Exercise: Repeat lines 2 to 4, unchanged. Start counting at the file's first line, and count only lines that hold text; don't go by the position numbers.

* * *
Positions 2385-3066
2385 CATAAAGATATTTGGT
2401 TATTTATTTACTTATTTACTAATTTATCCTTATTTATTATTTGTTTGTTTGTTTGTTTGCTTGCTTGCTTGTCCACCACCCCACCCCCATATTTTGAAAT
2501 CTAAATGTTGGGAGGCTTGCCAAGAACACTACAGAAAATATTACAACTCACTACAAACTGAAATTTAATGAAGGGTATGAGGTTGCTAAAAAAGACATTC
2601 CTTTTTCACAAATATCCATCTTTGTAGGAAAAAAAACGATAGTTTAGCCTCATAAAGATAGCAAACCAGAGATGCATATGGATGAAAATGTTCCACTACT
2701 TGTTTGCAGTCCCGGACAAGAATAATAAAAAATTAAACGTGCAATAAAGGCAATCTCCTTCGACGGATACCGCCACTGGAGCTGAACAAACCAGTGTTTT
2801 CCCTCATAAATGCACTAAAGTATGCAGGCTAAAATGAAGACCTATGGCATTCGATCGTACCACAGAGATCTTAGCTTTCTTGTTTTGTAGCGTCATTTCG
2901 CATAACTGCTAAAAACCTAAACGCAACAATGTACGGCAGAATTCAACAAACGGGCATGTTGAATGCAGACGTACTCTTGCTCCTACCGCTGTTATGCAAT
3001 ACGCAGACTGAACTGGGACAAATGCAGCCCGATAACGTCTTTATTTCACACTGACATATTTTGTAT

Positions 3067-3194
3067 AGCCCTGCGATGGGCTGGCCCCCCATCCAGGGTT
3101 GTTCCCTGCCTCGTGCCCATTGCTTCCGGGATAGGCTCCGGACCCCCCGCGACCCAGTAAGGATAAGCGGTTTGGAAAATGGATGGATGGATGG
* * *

2385 CATAAAGATATTTGGT
2401 TATTTATTTACTTATTTACTAATTTATCCTTATTTATTATTTGTTTGTTTGTTTGTTTGCTTGCTTGCTTGTCCACCACCCCACCCCCATATTTTGAAAT
2501 CTAAATGTTGGGAGGCTTGCCAAGAACACTACAGAAAATATTACAACTCACTACAAACTGAAATTTAATGAAGGGTATGAGGTTGCTAAAAAAGACATTC